According to an article by Tina Hesman Saey on Sciencenews.org, the idea of dieting and restrictive eating aren’t so black and white like we previously believed it to be. There are many factors someone should think of when they’re considering a new dietary plan. One main tip that people often give is that one who is considering a new dietary plan should consider eating low glycemic foods. A glycemic index diet is an eating plan based on how foods affect your blood sugar. Therefore, pursuing a low glycemic food diet, you’re eating foods that do not raise your blood sugar to very high levels. Maintaining a good blood sugar is important for body health because high and low blood sugar levels can result in many diseases, both digestion and nervous system issues in addition to many other issues that come with these diagnoses. When thinking of foods that would fit this new low glycemic dietary plan, we tend to think of fruits, vegetables, healthy grains, etc. that are often praised in a “balanced” diet. However, in Saey’s article we’re shown that foods have different affects on people’s blood sugar levels and other nutrient levels because of the way that their organs function in their body.
Saey uses two main examples to display the variety in body digestion of different foods. In her article, she provided a graph that displayed the varying blood sugar levels of different people who ate the same type of muffin. The main reason for having the graph of the study in her article was to display how people’s blood sugar levels can drastically vary purely off of the functions and traits of one’s body and organs. One main surprise that came from the study was that even identical twin sisters had different spikes in blood sugar from the muffin. Both sisters live different lifestyles, one being an athlete that ate mostly salads and the other being less active and eating foods like bread and cheese more frequently. Although one would assume that the more athletic sister would be able to deal with carbohydrates and other nutrients much better than the other, the two sisters share that different foods are harder on their bodies. For example the more athletic sister struggles to eat spaghetti bolognese because it spikes her blood sugar levels, even though it is considered a low glycemic food, and prefers to eat other carbohydrates like mashed potatoes; The less athletic sister struggles to eat mashed potatoes, but is able to freely consume spaghetti bolognese without any problem.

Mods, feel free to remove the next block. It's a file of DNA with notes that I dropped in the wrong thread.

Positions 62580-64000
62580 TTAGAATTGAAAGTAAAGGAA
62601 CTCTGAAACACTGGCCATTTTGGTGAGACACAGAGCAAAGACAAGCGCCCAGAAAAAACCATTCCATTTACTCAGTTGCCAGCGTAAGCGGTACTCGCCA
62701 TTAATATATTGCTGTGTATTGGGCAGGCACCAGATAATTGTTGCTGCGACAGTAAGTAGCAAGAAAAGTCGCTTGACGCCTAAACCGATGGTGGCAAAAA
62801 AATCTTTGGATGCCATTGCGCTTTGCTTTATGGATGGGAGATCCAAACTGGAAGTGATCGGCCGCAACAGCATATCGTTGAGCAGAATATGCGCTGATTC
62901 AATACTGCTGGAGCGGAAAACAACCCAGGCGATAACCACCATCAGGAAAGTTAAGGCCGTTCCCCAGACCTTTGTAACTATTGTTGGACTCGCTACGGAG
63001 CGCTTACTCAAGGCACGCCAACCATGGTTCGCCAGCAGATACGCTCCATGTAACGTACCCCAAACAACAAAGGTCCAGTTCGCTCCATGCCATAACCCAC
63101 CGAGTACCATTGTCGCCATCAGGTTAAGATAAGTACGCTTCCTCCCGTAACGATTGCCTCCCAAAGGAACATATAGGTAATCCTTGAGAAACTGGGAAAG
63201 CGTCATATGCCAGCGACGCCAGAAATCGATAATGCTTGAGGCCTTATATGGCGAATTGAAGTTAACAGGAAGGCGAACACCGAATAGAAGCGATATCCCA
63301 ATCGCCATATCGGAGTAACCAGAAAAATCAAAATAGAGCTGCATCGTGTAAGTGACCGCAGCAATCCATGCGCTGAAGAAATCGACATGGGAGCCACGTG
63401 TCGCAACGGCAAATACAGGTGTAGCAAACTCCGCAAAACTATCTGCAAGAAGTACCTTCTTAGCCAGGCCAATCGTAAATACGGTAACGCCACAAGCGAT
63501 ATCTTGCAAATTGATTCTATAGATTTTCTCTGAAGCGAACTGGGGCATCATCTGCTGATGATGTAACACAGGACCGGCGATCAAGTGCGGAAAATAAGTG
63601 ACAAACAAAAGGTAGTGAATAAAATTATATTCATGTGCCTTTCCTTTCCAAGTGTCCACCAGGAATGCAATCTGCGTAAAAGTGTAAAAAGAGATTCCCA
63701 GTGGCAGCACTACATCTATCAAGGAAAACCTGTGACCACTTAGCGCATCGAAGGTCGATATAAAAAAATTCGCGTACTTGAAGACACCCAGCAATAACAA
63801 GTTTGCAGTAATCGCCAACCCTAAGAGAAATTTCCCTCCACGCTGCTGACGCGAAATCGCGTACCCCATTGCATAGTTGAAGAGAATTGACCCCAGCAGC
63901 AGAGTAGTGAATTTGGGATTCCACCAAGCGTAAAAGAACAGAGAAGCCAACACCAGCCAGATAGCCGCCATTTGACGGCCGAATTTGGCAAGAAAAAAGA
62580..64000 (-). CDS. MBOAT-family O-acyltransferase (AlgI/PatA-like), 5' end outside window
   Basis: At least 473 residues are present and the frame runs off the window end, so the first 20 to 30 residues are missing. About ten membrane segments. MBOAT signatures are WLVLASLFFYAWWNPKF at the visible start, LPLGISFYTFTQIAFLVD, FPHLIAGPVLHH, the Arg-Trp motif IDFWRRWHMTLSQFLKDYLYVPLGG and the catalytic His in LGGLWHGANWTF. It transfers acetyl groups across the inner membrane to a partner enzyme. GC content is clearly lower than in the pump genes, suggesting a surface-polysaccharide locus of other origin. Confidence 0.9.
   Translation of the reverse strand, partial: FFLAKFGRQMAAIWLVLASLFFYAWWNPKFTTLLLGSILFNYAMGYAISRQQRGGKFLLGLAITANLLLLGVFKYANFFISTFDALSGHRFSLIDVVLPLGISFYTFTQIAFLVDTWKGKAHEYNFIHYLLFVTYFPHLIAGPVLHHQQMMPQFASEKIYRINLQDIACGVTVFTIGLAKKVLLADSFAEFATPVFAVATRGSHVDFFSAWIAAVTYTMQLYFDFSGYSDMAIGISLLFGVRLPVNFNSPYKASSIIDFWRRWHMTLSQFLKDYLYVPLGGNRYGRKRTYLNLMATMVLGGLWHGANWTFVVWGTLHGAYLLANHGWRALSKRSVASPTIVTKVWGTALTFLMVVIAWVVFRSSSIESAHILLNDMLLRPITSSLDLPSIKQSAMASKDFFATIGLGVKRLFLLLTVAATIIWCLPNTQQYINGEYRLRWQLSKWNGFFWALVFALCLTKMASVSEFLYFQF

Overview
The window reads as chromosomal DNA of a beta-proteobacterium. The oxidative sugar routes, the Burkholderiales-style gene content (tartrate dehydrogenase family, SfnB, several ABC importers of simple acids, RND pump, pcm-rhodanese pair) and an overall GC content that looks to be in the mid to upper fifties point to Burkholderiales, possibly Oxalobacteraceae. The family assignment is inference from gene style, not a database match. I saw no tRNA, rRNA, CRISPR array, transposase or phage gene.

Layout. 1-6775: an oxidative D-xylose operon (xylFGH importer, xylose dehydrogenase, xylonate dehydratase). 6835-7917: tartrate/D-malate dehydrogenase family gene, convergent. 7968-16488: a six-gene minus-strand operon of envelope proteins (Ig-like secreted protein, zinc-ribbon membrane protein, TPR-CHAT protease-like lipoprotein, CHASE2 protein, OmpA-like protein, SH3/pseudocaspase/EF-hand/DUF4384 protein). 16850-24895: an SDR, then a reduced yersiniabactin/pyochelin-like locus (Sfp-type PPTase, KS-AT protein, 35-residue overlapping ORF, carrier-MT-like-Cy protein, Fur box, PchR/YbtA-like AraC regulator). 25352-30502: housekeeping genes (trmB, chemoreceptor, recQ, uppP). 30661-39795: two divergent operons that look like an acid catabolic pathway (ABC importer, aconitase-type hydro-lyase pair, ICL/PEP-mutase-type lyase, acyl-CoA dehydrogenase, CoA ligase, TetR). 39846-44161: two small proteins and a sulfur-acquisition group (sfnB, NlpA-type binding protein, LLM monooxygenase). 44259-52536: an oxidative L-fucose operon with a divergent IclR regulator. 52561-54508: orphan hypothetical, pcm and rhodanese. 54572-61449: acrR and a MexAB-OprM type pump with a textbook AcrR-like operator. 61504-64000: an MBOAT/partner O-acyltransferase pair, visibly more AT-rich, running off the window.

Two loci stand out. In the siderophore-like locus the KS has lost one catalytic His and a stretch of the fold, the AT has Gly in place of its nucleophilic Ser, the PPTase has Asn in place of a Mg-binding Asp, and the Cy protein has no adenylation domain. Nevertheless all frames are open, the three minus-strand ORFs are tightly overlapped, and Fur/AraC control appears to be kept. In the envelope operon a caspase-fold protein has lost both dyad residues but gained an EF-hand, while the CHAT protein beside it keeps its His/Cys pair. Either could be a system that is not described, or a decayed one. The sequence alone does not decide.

Another example given was of a man who ate the same meal of a sandwich and orange juice after a day of work. He realized that his blood sugar levels spiked after having this meal and continued to figure out what meals wouldn’t. He learned that his body is able to consume apples and pears without drastically raising blood sugar levels but not bananas. She then provides an example of a study where different people experience higher blood sugar levels from apples than cookies and vice versa. Evidently, the advice to eat more fruits and vegetables should be taken with caution as many people’s bodies aren’t able to consume these substances without having a spike in high blood sugar.